About a month ago HEXUS reported upon industry rumours pointing to a planned Apple Mac computer transition to the Arm processor architecture. The source of those rumours was the respected Apple-focussed analyst at KGI Securities in Taiwan, Ming-Chi Kuo. According to the analyst, Apple has already started working with ASMedia Technology to add USB4 to Arm-based Mac computer chipsets. The likely timeframe for the first Arm-based Apple Mac computers to arrive was said to be Q4 2020 / Q1 2021 but it would be understandable if there were delays.
Yesterday evening serious finance news site Bloomberg put its weight behind the processor architecture shifting, and potentially industry quaking, rumours. The key points learned by Bloomberg reporters from 'people familiar with the matter' were that; the new processors would be based upon the designs used in iPhones/iPads (the AXX SoC series), and the transition will be gradual - starting with the lower-end Macs (which currently run dual-core Intel CPUs).
Kalamata processors with Firestorm and Icestorm cores
Apple is currently working on three Mac processor models codenamed Kalamata, says the source report. These are being designed in tandem with the A14 processor, destined for the next iPhone, but will be much faster than those smart device targetting processors. As noted in our previous report, laptops and desktops have a much greater power budget to play with, and heftier cooling tech, to enable faster performance. Kalamata chips will feature in at least one Mac computer in 2021, according to Bloomberg's sources.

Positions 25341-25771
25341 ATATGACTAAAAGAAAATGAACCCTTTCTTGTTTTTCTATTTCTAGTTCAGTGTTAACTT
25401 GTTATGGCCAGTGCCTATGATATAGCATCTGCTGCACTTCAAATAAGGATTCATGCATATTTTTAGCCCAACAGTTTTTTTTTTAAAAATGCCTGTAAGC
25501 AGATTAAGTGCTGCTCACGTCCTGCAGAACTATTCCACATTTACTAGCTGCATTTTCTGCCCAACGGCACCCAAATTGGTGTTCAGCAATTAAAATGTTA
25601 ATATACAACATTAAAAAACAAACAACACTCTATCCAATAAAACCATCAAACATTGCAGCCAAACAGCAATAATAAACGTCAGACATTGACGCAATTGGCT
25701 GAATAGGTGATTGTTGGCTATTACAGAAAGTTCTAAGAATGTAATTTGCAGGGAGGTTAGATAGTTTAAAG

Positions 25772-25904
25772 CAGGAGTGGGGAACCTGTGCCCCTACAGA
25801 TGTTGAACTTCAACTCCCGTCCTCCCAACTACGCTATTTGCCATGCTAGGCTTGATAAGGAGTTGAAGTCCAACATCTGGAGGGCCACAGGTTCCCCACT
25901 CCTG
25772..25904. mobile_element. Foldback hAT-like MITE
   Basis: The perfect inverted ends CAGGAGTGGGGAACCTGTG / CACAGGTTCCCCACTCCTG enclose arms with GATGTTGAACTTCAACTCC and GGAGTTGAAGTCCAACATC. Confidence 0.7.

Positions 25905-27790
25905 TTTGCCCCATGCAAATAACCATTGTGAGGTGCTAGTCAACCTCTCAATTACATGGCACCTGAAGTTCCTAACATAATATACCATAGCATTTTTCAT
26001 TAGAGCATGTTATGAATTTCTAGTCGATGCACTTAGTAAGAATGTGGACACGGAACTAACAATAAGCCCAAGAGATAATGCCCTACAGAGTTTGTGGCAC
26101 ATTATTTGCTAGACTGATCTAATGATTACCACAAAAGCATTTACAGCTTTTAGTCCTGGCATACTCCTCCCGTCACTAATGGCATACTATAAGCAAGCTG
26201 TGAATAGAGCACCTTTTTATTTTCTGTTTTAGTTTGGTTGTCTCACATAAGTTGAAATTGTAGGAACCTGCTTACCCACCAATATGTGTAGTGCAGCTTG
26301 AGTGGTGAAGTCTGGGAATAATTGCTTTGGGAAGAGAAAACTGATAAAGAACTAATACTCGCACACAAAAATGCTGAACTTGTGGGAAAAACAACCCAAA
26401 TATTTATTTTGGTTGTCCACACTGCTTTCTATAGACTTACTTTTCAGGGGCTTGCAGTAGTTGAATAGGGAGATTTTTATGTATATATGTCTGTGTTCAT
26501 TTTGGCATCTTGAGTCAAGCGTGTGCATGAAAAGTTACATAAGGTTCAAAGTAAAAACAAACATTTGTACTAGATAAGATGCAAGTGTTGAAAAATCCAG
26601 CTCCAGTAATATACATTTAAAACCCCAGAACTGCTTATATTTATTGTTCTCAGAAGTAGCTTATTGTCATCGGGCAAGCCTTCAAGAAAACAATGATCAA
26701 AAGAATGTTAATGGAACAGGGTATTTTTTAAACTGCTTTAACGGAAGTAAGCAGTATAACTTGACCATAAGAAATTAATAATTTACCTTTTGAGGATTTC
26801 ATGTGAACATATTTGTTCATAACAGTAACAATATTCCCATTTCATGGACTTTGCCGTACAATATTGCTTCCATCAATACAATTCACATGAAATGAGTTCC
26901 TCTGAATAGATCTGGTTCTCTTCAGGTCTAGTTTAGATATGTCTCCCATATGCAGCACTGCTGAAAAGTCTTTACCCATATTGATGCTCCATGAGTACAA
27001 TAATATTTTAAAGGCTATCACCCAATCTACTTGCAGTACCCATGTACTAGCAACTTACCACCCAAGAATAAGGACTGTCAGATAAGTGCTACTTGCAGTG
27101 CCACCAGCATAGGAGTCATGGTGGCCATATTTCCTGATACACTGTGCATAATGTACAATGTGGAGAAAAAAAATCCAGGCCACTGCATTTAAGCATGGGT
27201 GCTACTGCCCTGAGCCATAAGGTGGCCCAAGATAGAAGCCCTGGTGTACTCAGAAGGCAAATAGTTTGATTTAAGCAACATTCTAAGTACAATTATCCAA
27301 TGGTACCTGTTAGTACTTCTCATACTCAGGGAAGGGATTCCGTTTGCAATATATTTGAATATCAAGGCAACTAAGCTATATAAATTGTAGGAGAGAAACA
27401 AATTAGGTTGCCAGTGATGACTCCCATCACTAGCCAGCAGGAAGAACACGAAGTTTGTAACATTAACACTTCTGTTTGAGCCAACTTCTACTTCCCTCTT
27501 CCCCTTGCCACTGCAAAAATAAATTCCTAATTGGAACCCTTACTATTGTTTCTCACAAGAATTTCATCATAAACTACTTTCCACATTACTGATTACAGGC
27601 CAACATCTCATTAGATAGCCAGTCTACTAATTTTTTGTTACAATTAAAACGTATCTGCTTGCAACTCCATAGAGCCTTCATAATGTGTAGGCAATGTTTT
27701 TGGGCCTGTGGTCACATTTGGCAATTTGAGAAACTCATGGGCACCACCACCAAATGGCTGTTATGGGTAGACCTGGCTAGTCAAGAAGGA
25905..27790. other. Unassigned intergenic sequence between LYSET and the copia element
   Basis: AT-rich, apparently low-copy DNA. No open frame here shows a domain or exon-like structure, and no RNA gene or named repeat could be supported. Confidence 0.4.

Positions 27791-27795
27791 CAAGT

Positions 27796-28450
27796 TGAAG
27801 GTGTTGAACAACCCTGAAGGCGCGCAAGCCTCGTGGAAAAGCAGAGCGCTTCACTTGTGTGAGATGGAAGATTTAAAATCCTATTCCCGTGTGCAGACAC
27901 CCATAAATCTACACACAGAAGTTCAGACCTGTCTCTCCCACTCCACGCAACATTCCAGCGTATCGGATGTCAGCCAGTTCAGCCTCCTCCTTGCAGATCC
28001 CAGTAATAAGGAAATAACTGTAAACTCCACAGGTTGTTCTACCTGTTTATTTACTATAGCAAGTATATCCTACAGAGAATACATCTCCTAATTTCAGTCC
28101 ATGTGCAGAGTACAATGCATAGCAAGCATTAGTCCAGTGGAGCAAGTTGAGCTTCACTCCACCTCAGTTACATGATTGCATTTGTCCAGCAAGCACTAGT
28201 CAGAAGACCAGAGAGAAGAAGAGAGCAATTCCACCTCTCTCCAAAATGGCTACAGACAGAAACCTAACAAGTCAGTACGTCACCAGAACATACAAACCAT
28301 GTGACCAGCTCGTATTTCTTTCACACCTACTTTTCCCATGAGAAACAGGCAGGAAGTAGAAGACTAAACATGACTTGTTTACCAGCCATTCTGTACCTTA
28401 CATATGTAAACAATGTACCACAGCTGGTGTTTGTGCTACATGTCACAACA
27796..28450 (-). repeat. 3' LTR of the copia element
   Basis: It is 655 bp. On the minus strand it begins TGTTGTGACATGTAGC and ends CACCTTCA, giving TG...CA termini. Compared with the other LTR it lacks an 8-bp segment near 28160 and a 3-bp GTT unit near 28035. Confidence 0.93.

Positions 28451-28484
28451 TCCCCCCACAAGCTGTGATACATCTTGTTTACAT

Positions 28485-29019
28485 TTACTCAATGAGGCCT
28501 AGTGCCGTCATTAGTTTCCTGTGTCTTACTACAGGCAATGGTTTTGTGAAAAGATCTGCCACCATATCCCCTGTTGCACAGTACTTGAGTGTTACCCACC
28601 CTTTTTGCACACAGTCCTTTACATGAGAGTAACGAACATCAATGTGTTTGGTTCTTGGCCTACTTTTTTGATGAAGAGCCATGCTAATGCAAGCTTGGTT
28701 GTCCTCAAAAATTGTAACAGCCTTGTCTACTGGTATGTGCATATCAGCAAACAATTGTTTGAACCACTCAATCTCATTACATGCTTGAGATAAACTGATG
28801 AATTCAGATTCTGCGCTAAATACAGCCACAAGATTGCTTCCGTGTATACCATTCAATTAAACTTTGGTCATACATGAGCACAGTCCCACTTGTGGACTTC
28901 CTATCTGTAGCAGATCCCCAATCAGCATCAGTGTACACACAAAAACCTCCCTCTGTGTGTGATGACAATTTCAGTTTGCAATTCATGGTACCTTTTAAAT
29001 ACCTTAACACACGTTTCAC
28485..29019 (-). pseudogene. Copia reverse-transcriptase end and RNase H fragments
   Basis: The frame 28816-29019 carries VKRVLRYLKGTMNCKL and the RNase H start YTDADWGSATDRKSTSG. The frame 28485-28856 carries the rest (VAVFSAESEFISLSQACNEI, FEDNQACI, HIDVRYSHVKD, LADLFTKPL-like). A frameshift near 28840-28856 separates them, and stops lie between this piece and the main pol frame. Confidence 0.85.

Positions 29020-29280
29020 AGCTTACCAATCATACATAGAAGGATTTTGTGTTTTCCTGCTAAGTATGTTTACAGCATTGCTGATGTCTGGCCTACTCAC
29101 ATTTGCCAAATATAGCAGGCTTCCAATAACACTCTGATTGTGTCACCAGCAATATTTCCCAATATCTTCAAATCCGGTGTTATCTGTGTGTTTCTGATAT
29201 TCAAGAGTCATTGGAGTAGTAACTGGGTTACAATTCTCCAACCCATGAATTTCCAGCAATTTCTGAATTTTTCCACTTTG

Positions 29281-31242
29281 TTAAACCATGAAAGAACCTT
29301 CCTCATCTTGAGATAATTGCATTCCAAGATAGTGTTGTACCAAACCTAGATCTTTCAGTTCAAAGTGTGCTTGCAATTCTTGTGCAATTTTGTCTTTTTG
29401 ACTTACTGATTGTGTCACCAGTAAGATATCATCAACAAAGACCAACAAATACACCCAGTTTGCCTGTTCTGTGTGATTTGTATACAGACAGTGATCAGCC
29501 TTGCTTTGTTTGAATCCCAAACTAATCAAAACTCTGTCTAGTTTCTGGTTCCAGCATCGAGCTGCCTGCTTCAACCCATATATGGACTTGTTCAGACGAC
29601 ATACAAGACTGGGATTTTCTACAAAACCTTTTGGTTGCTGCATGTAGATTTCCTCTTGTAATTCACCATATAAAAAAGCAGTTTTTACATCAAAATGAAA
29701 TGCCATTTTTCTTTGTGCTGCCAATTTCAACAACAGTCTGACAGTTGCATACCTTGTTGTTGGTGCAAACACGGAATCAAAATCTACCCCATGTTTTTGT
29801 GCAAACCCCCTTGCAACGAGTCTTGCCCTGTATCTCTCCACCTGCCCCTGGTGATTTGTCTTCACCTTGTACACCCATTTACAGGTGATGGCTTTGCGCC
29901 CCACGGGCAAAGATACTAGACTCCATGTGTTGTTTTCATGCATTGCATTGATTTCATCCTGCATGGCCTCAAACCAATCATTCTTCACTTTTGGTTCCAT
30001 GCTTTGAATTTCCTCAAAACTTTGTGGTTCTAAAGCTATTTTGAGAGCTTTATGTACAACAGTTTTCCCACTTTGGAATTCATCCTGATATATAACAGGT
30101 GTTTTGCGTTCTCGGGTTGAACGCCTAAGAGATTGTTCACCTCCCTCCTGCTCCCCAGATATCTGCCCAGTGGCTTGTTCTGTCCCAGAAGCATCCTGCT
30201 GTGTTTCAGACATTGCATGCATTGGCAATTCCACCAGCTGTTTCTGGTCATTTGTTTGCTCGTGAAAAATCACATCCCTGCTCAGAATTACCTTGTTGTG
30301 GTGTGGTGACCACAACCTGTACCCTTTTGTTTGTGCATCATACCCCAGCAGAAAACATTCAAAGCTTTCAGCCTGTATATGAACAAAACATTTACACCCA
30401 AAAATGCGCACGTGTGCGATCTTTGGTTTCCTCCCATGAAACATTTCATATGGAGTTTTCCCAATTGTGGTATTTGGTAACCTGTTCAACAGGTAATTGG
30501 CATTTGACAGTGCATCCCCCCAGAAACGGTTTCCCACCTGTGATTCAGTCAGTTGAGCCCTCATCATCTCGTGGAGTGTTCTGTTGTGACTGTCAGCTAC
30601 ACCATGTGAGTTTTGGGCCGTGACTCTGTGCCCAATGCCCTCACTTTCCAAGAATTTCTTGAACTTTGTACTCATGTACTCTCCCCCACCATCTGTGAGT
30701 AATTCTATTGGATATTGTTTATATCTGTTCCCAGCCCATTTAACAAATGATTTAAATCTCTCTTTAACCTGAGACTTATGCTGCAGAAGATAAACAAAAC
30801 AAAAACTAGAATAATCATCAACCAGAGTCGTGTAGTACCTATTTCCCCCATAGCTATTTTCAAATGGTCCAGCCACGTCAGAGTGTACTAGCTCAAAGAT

The Kalamata SoC will consist of "eight high-performance cores, codenamed Firestorm, and at least four energy-efficient cores, known internally as Icestorm," says Bloomberg. With the news that there are several Kalamata processors being designed and Apple striving for greater vertical integration, it is likely to press on quickly to move more of its Mac lineup away from its current Intel reliance. A further interesting info nugget uncovered by Bloomberg reporters was that TSMC will be making the Kalamata chips on its N5 process.
Kalamata olives, right
Apple will have a lot of work to do in the transition but has successfully navigated this passage previously, most significantly in the move away from PowerPC to Intel processors. Once the work is done there should be manufacturing, software ecosystem, licensing, product timing and other benefits for Apple to enjoy.
Intel will lose some custom and prestige if it is no longer the processor supplier for Apple Macs. Last summer Apple bought up Intel's 5G modem business, and gained 2,200 key employees, sparked by the chipmaker's failure to deliver on promising technology.